Free Arizona Last Will and Testament


How to Prepare a Last Will and Testament in Arizona

Did you know that if you die without a will, your estate becomes intestate? What that means is that, without a will, that estate you worked hard for goes to people you may or may not have wanted to have a hold of your property because the state takes over the role of property distribution.

If you (decedent) has a surviving spouse and kids, or if you only have a surviving spouse and descendants who double up as the spouses’ descendants, then your spouse will inherit everything you own. On the other hand, if you, the decedent leaves behind children and no spouse, your children will inherit everything.

The only way the surviving spouse gets to share that inheritance is if you leave behind descendants not related to the spouse.

Taking these into consideration, isn’t a will a great option? Well, you are in the best place, and the exciting bit is that we will give you a free last will and testament in Arizona at the end of this process.

But first, what is a will/ last will/ last will and testament?

Used interchangeably, these terms refer to one document, a crucial legal instrument signed by an average person. In the document, the person signing it (testator) indicates that upon their death, their property goes to a certain person or group. The free Arizona last will and testament will also appoint the person who gets the controlling stake for the property.

You should, however, note that the will only applies to the distribution of probate assets but not joint assets or assets with any form of beneficiary designation. Legally, the person who inherits your property is an heir or a beneficiary.

  • But, just before we take a glimpse of the process of making a last will, what is the real/ legal purpose of a will?
    • A will dictated who inherits your probate assets when you pass on. Besides property ownership, you need a will for asset protection.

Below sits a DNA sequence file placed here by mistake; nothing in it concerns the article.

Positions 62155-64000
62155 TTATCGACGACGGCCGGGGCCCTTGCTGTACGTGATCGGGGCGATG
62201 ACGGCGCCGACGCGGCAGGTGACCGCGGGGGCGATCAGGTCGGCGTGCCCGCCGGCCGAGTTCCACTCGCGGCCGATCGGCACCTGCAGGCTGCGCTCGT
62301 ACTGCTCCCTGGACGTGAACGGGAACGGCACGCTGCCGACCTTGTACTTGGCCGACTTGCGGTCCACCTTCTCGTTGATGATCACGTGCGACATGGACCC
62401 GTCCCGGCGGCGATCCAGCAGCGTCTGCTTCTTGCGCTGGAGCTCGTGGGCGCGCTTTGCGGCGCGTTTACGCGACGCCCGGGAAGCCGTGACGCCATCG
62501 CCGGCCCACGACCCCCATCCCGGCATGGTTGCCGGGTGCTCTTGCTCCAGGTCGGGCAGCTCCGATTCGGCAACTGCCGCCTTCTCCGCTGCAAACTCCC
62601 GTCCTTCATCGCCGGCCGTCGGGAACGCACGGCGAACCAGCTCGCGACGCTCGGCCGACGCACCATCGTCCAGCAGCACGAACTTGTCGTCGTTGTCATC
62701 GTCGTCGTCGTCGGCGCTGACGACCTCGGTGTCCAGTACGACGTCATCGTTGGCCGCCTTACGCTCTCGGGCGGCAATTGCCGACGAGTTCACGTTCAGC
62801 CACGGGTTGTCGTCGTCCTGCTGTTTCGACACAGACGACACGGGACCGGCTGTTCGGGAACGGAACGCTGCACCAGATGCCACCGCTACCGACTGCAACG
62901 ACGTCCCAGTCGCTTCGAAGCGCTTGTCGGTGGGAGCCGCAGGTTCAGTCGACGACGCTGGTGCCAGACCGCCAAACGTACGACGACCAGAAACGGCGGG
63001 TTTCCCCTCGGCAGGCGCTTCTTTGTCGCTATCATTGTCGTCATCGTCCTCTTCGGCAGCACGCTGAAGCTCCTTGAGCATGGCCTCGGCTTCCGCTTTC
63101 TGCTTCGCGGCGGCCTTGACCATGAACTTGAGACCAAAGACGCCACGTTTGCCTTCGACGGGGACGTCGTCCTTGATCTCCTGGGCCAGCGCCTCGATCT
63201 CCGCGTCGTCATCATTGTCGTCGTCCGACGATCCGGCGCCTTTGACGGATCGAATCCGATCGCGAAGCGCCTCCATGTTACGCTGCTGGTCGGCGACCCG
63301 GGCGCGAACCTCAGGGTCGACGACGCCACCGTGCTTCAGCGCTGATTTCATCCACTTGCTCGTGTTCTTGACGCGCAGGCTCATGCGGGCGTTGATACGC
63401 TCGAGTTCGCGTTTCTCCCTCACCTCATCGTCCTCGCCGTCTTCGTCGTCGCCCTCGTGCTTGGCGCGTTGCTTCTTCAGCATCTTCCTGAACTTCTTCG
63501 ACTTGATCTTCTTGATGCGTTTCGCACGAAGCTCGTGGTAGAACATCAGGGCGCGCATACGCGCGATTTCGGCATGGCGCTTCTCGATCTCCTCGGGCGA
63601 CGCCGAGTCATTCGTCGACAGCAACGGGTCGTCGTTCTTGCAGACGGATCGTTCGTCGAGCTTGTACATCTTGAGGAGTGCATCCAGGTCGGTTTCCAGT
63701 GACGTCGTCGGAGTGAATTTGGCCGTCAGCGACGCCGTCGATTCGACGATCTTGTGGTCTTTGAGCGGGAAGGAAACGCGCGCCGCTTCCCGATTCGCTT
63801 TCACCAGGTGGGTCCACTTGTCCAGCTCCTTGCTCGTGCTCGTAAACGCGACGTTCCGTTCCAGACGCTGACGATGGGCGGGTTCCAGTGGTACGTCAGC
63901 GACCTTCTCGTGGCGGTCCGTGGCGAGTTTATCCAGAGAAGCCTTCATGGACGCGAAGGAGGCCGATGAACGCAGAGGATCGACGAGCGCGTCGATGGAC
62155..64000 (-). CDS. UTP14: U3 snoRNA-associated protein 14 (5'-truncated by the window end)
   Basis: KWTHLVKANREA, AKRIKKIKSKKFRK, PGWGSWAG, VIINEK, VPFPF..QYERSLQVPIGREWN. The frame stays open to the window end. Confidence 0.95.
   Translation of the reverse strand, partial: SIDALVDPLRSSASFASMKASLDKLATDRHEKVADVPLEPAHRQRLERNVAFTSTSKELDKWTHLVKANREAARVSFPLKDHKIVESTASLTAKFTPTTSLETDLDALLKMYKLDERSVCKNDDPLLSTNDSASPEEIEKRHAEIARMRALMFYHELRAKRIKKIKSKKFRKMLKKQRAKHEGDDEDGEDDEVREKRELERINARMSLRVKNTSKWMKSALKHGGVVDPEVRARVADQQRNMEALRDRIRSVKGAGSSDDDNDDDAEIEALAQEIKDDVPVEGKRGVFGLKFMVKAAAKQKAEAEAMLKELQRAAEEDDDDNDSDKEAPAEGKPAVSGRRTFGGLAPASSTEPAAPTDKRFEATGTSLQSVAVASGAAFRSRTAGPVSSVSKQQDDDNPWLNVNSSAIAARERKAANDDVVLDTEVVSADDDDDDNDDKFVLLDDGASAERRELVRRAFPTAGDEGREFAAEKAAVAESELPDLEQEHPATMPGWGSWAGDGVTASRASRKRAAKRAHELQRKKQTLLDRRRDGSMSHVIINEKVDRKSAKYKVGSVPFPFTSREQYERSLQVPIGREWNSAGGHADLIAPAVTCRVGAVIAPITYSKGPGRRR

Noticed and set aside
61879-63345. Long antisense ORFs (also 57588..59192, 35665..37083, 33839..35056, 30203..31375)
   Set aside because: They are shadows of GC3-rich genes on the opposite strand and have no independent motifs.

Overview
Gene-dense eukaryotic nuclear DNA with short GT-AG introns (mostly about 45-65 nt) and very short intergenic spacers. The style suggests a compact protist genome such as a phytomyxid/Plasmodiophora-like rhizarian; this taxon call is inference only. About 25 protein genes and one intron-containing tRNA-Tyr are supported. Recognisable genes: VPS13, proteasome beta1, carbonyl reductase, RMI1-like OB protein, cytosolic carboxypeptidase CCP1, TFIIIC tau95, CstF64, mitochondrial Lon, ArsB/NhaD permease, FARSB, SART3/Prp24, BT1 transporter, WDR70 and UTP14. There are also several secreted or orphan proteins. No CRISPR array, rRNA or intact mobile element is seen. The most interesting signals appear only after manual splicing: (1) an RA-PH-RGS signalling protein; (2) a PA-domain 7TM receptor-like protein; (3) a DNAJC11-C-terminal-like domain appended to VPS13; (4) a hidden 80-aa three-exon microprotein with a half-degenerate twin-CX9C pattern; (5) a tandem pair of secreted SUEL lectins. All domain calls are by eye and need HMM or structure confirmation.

• You can use it to protect your minor kids by naming a guardian
    • It protects your estate from the intestacy rules
    • Ensures protection of your wishes
    • Allows creation of trusts like irrevocable trusts
  • How to create a last will and testament

    • Label the document or double-check the document
    • Fill out the last will form as per the statutory requirements.
    • Enter your personal identification details -add your date of birth social security number.
    • Incorporate a statement with details of your age and your mental status. You must be of sound mind (and not acting under duress) and 18 years or older. You have to write down that the document represents your last will. You may also enter the conditions for revocation of the will.
    • Select Appoint an executor. Note that the executor is that person you expect to carry out directions as noted in your will. Your executor may be your spouse or a trusted friend. But, before you appoint them, talk to them about the will and the responsibilities bestowed. You should confirm their willingness. If your first option is unable or unwilling, choose an alternate.
    • Identify your beneficiaries/ heirs. Often, it includes your spouse/ life partner, and children as the primary beneficiaries. If you want to add other parties, put down their names to avoid ambiguity.
    • Choose a guardian for your children (minors) or other dependents. Choose a reliable person if you have underage kids but don’t forget to discuss the responsibilities before naming them. If you don’t choose a guardian, the court will.
    • Take stock of your assets and liabilities. Assets include bank accounts, real estate, stocks, retirement accounts, bonds, or tangible assets. After you list all your assets, assign your heirs their ownership percentage from the total assets. You may make bequests for specific properties.
    • Sign the will: No will is valid without your (testator’s) signature. Fortunately, the free last will form Arizona has a section for date and signature. Note that you need to sign the will with one or more adult witnesses present or at the notary public. If you opt for witnesses, get two and ensure that they sign the document within a reasonable time.
    • Note: oral wills are unacceptable. However, holographic will are valid, but only if the details of the will and the signature are in the testator’s handwriting, no need for witnesses.
    • Lastly, this will must be as per the requirements of the statutory Code Section 14-2501, et seq.

Don’t forget that a last will is only executable after your demise while a living will is executable when you are alive but unable to make the tough calls.

Would you like to prepare a will today? Our last will and testament in Arizona forms online will simplify the process.